Sheep 101… This is the plan for my day. I am going to Marcia’s to help crutch, wig, and trim the hooves of 10 beautiful Romney sheep, or at least they will be more beautiful when we’re done with them. While downing my morning coffee, I picked up an issue of “Sheep!” magazine. Woo Hoo! my lucky day, an article on sheep-handling! I read the article, committing it to memory as if there would be a test later. One statement jumped out at me… “A few people are all it takes to move a few hundred sheep, if done correctly”. Hmmmm…. I donned my sloggers and headed off to Rainshadow Farm. The Good Shepherdess, Marcia, outlined “The Plan” to the three of us – 10 sheep in the upper pasture need to be moved down the road to the barn. Easy-peasy. Rick and Sharon have sheep, so this herding thing is not totally new to them. I, on the other hand, am in total “sandbox” here, so I am paying very close attention to the Good Shepherdess. Rick has brought his very own shepherd’s crook (he’s done this before), Sharon is in charge of the grain bucket, and I have been given a riding crop, which I am told, will make the sheep think my arms are longer than they actually are. I also learned that sheep have some depth perception and other vision issues so the riding-crop-looking-like-an-arm-extension probably made sense.
Off we go, heads held high in the morning sunshine, we walked boldly up the road toward the pasture while Marcia unveiled more of “The Plan” to us, apparently we need to separate the sheep from the goats, who are also in the same pasture. Really, how hard can this be, we are 4 people moving 10 sheep, approximately 2 blocks down a one-lane road with no traffic. Back to the mantra… “A few people are all it takes to move a few hundred sheep, if done correctly”. Then, our Good Shepherdess pointed out the potential obstacles that could derail “The Plan”, i.e., neighbor’s lawn of lush green never-been-grazed-upon grass, complete with a bumper crop of golden yellow dandelions waving in the morning breeze (are sheep color blind?), a roadside pond (yikes!), and a neighbor’s big brown barking dog (predator). I also learned that sheep are prey animals and we, humans, along with barking dogs, are considered predators to them. They can recognize who is the predator by the location and shape of the eyes…. hmmmmm, I wondered if I would appear more friendly to them with a wide-eyed sort of deer-in-the-headlights expression, which was conveniently coming naturally to me at the moment. So, out the gate and down the road we go, Sharon, the pied-piper of sheep, leading the way with the bucket of grain, sing-songing to the sheep and enticing them to follow her. Marcia, Rick and myself bringing up the rear and keeping the flock together… in theory. (Fortunately, since I was in the rear, the whole eye-contact predator look thingy was a non-issue.) A few minor detours and YES, we’re inside the gate and outside the barn. Oh, another thing I learned from the aforementioned article (and from Marcia) is that sheep don’t want to go where they can’t see, like into a dark barn, which is exactly where we were asking them to go. This part of “The Plan” proved to be more difficult than getting the sheep down the road.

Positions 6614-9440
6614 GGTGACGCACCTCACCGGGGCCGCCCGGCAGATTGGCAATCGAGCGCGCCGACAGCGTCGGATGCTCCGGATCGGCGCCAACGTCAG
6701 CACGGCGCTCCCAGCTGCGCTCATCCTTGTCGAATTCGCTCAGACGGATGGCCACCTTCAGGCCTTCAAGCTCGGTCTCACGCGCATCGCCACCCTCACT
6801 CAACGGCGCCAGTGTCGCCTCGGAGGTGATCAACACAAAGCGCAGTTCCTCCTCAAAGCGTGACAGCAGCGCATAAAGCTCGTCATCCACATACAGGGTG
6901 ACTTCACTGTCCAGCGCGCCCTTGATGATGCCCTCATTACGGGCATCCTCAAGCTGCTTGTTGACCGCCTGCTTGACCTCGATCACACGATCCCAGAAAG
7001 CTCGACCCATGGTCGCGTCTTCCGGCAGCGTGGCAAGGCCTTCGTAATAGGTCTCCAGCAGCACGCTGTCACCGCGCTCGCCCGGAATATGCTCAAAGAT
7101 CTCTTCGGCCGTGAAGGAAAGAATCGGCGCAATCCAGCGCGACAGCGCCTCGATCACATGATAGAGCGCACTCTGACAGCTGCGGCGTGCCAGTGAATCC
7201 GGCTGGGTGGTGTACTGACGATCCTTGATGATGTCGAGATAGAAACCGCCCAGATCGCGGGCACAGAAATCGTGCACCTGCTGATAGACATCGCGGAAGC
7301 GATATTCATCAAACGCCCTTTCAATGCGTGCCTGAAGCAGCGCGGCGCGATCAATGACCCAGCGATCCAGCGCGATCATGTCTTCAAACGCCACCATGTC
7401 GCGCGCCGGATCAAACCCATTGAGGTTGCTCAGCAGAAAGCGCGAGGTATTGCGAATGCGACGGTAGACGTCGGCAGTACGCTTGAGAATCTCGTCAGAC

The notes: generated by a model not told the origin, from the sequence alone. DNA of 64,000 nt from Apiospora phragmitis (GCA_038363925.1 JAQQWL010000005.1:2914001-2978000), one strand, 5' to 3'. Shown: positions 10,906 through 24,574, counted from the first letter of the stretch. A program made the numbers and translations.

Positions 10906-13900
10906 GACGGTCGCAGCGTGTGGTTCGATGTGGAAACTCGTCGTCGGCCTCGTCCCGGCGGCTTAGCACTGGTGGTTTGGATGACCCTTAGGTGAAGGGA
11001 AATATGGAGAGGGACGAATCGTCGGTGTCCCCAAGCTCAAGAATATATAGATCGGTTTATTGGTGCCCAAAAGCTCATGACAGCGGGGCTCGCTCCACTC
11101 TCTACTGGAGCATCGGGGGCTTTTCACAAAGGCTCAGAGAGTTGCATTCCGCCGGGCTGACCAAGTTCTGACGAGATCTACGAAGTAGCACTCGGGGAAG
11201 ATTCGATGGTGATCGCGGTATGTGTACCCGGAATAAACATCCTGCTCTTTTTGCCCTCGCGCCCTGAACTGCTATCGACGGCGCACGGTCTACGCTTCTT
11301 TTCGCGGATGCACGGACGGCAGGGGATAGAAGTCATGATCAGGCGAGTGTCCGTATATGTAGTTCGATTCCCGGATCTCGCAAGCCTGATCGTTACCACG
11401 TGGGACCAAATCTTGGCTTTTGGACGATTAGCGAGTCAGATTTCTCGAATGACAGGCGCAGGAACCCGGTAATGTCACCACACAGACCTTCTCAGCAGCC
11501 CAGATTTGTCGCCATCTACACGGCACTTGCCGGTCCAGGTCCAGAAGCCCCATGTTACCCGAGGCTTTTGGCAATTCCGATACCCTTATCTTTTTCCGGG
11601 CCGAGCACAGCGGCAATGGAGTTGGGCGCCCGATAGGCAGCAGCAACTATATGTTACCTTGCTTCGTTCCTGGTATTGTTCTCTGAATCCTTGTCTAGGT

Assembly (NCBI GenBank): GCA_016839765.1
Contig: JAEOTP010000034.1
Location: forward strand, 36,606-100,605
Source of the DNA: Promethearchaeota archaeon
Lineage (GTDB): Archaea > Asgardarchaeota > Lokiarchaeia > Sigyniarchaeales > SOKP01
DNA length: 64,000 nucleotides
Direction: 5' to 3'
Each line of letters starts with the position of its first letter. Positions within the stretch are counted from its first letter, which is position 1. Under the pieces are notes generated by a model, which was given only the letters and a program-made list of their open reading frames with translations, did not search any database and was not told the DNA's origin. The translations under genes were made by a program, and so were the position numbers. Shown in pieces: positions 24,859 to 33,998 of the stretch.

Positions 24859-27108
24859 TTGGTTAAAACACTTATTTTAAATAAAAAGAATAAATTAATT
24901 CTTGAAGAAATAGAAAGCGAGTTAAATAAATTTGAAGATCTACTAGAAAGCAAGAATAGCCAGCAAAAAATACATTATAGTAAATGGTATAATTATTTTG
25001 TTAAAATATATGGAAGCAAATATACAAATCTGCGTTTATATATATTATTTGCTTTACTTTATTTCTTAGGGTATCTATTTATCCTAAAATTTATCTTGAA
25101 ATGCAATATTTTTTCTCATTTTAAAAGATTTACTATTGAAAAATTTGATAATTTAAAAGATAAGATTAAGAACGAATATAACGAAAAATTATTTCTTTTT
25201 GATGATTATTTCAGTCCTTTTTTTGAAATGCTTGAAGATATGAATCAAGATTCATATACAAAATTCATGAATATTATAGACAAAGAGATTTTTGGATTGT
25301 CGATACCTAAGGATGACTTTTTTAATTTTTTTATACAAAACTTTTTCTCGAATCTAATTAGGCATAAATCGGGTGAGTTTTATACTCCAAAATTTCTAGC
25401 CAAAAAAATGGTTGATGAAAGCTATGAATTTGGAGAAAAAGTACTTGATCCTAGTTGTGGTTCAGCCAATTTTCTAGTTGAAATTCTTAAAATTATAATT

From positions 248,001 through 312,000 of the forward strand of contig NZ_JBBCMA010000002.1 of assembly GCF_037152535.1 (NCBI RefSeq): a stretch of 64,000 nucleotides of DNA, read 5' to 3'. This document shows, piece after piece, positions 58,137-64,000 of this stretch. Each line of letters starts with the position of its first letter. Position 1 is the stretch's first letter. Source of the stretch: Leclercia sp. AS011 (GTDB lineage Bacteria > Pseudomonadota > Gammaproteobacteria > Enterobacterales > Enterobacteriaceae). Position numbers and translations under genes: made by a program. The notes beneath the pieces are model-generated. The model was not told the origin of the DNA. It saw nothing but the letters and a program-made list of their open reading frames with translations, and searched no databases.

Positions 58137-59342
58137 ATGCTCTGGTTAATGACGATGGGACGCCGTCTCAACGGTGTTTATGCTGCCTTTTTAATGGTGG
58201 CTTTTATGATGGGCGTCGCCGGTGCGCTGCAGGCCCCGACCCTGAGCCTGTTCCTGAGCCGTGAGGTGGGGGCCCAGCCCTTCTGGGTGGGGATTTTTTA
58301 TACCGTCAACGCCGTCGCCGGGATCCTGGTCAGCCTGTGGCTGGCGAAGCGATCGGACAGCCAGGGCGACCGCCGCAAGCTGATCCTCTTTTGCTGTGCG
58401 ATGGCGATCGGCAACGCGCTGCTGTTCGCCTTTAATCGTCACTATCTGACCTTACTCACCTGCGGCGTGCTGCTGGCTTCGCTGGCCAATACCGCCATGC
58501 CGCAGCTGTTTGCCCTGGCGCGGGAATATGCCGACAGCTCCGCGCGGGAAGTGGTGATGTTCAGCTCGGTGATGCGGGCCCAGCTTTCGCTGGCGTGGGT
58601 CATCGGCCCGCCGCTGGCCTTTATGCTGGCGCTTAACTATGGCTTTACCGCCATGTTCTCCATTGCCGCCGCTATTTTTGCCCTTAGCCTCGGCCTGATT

Finally, into the barn they all went and we’re ready for the games to begin. Sharon and I were in charge of catching and delivering the sheep, one-by-wooly-one, to Marcia, who was standing at the ready, trimmers and shears in hand. Rick, our appointeed scribe, measured the de-worming dosage for each, scribbled out notes and ear-tag numbers as Marcia worked on the sheep. It was amazing to watch her, flip the sheep onto their rear-ends and begin working away, and explaining, mostly to me, what she was doing, removing the nasty wool from their rear-ends. It was hard to hear over the baaaa-baaaaa-ing of the sheep, and the buzz-buzzing of the shears… so in her outside voice Marcia said “it’s called crutching, like crotch, it’s a british term, like pistle or penis.” Okay…. I’ll file that away somewhere. Marcia also pointed out that a few of the sheep were wool-blind (too much wool on their faces blocking their vision), so wigging is the term for the hair cut at the other end. All kinds of new information! A few hours later and we were done, 10 whole sheep. Later, as we walked into the local “Grub Hut” for burgers and fries, we were high-fiving and strutting around like we’d done a hundred or more. Yes!! Go Team!!!! Driving home I had a deep and renewed appreciation for sheep (in the pasture) and fleece (in my spinning basket)!